It is not unusual for students to experience frustration when they are asked to show their work in math. This is especially true when the problem is very simple and the answer can be memorized; how could you even explain that 5 + 4 = 9? I agree that in such cases, it is not only annoying but also unnecessary.
However, there are many good reasons for showing work in math, and these become even more relevant in higher-level classes. As students progress through math classes into more complicated material, most questions and problems start to involve multiple steps to arrive at a solution. As a teacher, I joke with my students that I already know the answer to the question I am asking. It is not the answer that I am looking for, but to understand the process that a student followed to get there. There are often different pathways that I expect students to select, and sometimes I am surprised by an approach I had not anticipated. In class, we can discuss those different ways and analyze when using one approach is particularly helpful and when it might be too cumbersome. In this analysis, I try to emphasize self-awareness. I had a student that almost always made mistakes when using the quadratic formula, so they were advised to use that as a last resource only.
Sometimes a student is stuck in a problem and asks for some help. As a teacher, I listen to them as they try to articulate their question. This forces them to organize their thoughts. It is fascinating to see that “a-ha” moment when they discover that they no longer have a question. It was the process of organizing their thoughts to communicate that helped them get past that hurdle. In other words, it was showing their work that answered their question.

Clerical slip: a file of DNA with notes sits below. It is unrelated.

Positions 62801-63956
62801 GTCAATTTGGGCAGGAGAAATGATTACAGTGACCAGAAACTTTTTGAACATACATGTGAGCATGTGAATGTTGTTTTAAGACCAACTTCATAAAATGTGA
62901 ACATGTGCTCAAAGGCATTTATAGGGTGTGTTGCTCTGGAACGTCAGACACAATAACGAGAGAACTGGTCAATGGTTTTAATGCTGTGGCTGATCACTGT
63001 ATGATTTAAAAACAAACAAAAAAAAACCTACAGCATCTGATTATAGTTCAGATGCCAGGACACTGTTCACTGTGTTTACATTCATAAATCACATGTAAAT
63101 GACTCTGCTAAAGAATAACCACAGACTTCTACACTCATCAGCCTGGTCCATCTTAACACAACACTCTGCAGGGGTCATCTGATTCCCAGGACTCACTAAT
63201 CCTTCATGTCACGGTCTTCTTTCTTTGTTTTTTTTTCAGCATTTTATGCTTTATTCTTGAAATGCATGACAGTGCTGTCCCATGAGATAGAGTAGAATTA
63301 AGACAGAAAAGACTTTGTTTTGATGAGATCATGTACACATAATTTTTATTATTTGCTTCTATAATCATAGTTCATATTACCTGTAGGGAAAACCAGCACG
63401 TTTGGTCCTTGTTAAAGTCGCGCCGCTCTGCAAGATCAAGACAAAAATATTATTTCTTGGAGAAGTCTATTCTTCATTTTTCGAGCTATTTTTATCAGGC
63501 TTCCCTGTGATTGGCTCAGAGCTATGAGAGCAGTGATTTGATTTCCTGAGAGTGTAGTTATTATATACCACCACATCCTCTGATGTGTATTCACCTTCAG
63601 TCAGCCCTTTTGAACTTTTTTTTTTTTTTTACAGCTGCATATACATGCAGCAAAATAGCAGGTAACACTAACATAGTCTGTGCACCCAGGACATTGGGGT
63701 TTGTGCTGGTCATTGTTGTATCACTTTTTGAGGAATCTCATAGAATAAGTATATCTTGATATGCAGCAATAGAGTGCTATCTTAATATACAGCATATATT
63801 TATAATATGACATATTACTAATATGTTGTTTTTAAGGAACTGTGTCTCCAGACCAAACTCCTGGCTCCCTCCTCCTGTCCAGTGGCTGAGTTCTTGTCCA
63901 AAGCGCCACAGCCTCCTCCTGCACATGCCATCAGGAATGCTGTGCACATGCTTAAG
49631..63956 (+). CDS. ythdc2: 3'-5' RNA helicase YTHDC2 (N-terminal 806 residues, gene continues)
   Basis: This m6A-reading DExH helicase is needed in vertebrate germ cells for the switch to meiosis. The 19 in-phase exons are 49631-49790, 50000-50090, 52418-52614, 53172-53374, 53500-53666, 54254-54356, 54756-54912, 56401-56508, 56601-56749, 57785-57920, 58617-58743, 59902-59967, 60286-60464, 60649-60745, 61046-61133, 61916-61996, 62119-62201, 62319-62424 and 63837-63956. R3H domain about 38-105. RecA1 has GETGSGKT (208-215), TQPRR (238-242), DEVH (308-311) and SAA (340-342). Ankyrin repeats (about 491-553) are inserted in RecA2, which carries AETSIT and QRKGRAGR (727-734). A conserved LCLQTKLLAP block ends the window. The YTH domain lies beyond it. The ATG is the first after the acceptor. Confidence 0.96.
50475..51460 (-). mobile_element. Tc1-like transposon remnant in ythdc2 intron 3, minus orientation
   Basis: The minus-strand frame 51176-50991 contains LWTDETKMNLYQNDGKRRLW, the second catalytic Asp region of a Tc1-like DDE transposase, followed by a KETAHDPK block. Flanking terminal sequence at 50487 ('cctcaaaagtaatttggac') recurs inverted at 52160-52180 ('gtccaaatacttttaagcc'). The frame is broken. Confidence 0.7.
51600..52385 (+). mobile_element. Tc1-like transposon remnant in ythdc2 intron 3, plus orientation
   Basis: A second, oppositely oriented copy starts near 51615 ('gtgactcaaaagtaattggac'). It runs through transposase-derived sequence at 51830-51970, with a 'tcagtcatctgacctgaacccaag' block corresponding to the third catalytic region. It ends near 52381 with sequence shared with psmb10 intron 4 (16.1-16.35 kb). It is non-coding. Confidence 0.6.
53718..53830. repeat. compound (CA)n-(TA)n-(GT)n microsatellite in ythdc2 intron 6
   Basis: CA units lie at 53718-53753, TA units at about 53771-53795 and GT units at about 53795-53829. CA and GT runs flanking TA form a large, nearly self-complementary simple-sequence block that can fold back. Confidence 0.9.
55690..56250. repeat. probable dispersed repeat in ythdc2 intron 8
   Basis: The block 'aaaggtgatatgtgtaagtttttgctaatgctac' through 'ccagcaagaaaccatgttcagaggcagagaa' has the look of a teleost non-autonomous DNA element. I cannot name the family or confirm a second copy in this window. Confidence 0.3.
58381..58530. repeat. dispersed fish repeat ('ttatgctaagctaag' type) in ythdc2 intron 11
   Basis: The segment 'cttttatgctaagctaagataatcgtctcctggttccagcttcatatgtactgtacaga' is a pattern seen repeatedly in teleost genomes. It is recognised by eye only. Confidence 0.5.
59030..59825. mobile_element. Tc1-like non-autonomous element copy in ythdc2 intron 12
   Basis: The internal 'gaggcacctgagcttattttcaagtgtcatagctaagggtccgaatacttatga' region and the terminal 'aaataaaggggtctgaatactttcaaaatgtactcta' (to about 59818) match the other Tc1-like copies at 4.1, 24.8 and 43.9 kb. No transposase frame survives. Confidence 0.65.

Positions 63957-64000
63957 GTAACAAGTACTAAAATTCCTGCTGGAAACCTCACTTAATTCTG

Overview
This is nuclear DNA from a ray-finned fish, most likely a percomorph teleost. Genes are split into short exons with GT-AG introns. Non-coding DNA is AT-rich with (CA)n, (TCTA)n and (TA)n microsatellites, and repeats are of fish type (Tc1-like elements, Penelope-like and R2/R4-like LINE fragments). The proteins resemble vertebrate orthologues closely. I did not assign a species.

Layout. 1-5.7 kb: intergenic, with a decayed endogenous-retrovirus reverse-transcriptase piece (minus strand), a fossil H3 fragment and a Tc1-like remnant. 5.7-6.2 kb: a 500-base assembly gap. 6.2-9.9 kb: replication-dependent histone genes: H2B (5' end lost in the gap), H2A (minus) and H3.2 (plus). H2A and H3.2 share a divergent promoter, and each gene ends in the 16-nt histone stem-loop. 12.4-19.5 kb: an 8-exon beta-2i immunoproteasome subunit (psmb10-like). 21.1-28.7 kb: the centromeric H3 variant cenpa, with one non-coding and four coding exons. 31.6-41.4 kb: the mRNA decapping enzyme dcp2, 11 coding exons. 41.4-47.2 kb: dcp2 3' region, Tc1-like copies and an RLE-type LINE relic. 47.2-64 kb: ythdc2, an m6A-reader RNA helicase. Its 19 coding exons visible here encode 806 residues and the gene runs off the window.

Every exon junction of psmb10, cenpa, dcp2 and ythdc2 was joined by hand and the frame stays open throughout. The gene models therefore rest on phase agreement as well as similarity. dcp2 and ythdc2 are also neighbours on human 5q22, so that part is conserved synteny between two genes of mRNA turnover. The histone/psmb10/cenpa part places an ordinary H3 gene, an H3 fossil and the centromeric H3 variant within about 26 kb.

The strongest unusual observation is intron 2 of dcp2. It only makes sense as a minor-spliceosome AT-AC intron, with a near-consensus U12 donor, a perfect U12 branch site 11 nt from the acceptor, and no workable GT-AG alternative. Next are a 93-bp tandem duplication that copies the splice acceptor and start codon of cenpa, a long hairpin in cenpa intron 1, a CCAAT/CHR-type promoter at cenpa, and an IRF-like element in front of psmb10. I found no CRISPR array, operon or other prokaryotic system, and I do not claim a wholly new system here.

At times a solution involves some trial and error and educated guesses along the way. I might be trying different approaches and finding none that works. After a while, I might look back at what I done before. Was there a sign mistake somewhere? If I write my work down, I can look back, verify every step and identify that small mistake. At that point, things become clear. It was not the approach that was wrong but that there was a misstep along the way. Once that is corrected, it is easy and relatively fast to finish the problem. A student that showed this work could get almost full credit in an assessment from solving a problem with only a small mistake even if their final answer is completely off.
Showing work does not mean that a student cannot skip certain steps. As a teacher and student get to know each other, a mutual understanding of what work can be reasonably skipped is usually reached. A student should also know when it is better to be more redundant and show more intermediate steps.
Mostly, I this important for life. If my supervisor asks me to solve a problem, most likely they don’t want just a number, but an explanation of why it makes sense; what considerations were take, and why. In presenting a solution, I document and argue a logical process to arrive at a certain result. This allows for dialogue and collaboration. Those middle steps can be tweaked, and a better solution can be found and implemented.
At the end of the day, all math is showing your work; it is organizing and documenting an unambiguous logical argument that proves a certain result.
Math is about the process, not an end result!
Makes it easy to identify and correct mistakes
Making an organized and logical argument for or against something